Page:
With Britain planning a centre for gifted kids, Stephen Phillips reports on US models. Joan Freeman considers research on how such schemes affect children.
Princeton University first-year Stephanie Lester remembers feeling distinctly underwhelmed by lessons at her New Jersey public school. At age 15, she aced the verbal portion of the SAT 1 test, intended for 17 to 18-year-old would-be United States university entrants, with a perfect 800 and scored a lofty 720 in mathematics. "I wanted to quit and (learn at home) - classes were boring," recalls Lester, 18, on a scholarship to study liberal arts.
Not wanting to stand out from her peers, Lester says she found herself "dumbing down" answers to teachers' questions and not wanting to raise her hand in class.
Feeling discouraged, she jumped at the offer of a place at Johns Hopkins University's Center for Talented Youth (CTY) in summer 1998. For three weeks, she took astronomy courses and mixed with similarly precocious youngsters from around the world.
"It was the first time I had been around intellectual people. The professors and graduate students were young and enthusiastic," says Lester, who hopes to specialise in the philosophy of science.
She is just one of more than 22,000 seven to 17-year-olds inducted into the CTY's summer programmes, distance-learning courses and weekend conferences every year.
The CTY, which is cited as a potential model for the soon-to-be confirmed British centre for gifted children, pioneered its hothouse for prodigies in 1979. Since then, a mini-industry has sprung up in the US, based on the notion that such children are not adequately served by normal schools.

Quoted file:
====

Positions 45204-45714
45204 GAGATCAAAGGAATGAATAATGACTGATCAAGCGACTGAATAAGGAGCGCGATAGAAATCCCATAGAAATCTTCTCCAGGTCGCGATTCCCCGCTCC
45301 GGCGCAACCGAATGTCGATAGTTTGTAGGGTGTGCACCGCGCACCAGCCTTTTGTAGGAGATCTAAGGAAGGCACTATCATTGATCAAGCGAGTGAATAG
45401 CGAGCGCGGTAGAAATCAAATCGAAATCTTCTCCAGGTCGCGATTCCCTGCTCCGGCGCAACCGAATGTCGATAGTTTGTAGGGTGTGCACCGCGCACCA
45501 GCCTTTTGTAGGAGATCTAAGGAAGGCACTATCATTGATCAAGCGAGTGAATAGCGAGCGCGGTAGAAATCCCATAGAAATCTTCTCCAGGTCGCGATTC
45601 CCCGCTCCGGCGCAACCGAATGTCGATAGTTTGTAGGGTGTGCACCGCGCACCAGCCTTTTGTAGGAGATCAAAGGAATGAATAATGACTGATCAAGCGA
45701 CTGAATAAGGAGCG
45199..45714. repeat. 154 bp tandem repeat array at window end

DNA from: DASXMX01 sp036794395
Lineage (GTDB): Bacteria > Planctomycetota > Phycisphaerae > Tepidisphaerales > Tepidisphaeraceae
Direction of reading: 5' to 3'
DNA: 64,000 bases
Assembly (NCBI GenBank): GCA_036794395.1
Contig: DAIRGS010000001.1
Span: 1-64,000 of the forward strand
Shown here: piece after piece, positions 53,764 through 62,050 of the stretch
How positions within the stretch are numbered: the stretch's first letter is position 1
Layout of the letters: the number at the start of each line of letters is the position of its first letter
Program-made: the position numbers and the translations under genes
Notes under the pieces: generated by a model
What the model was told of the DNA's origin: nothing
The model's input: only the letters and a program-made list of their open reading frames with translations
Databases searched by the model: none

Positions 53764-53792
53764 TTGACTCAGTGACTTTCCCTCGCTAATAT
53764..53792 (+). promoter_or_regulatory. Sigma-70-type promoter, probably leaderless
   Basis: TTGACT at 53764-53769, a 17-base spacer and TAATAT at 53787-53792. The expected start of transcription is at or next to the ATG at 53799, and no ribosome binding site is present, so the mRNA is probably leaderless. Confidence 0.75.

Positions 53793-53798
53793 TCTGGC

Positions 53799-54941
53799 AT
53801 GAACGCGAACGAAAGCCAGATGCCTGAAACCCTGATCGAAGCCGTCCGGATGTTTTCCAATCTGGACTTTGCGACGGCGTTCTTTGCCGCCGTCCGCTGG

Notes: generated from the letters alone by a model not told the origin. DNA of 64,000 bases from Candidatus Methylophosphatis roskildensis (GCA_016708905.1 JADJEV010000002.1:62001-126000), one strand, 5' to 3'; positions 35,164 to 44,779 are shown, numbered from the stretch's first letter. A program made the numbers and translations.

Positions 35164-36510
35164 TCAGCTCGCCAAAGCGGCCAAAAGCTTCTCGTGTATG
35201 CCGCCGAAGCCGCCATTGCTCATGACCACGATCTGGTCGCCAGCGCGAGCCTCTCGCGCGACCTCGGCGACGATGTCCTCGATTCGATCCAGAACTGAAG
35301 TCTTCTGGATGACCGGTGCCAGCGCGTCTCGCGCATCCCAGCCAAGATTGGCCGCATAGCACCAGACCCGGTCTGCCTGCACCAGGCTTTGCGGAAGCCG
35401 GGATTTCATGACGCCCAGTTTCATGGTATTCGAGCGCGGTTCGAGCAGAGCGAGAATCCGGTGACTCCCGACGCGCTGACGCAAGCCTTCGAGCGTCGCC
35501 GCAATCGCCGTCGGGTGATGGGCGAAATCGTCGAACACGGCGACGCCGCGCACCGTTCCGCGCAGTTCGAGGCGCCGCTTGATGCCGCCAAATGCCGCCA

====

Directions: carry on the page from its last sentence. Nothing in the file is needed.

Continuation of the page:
Led by universities, so-called "talent search" programmes crisscross the country, hunting not only for academically gifted pupils but for children with exceptional creative and leadership abilities too.
The question of how to ensure gifted pupils fulfil their potential has fostered a distinct branch of study and its own research journal, while parents of gifted children have formed support groups.
At Johns Hopkins in Baltimore, CTY executive director Lea Ybarra describes her job as if it were a mission. "Highly gifted students will make a tremendous contribution to society. If we don't nurture them, will they make the great discoveries that could be made?" The CTY provides an exotic array of challenging courses straddling humanities, writing, maths and science. Recruitment is by recommendations from teachers, who are asked to identify the top 3 per cent of pupils. Candidates then sit above-age admission exams. About 12,000 schools participate in the programme.
The emphasis on residential campus-based courses offers pupils a chance to sample higher education and future opportunities, says Nicholas Colangelo, professor of gifted education at the University of Iowa. "It helps kids realise what they have going for them and what's ahead if they keep on."
Courses also offer universities an early opportunity to sink their hooks into promising students. Roughly 10 per cent of this year's Johns Hopkins freshmen are alumni of the CTY.
However, the greatest benefit students may derive is social. Many bright children are stigmatised at school, and tailored learning environments offer them the chance to feel less self-conscious, says psychotherapist Linda Krieger Silverman, director of the Gifted Children Education Center in Denver.
"Ask a gifted child what they want and it's not straight As. They say 'I want a friend, someone who understands me' - this is what you get when you put a gifted child in a gifted programme," says Silverman.
Ellen Rubenstein, 20, an English literature and East Asian studies student at Columbia University, met one of her best friends at a CTY summer course she attended in the mid-1990s, whereas she felt like an "anomaly" at her New York state high school.
Far from making able students conceited about their skills or increasing any sense of alienation from classmates, the programmes offer them perspective, Ybarra says.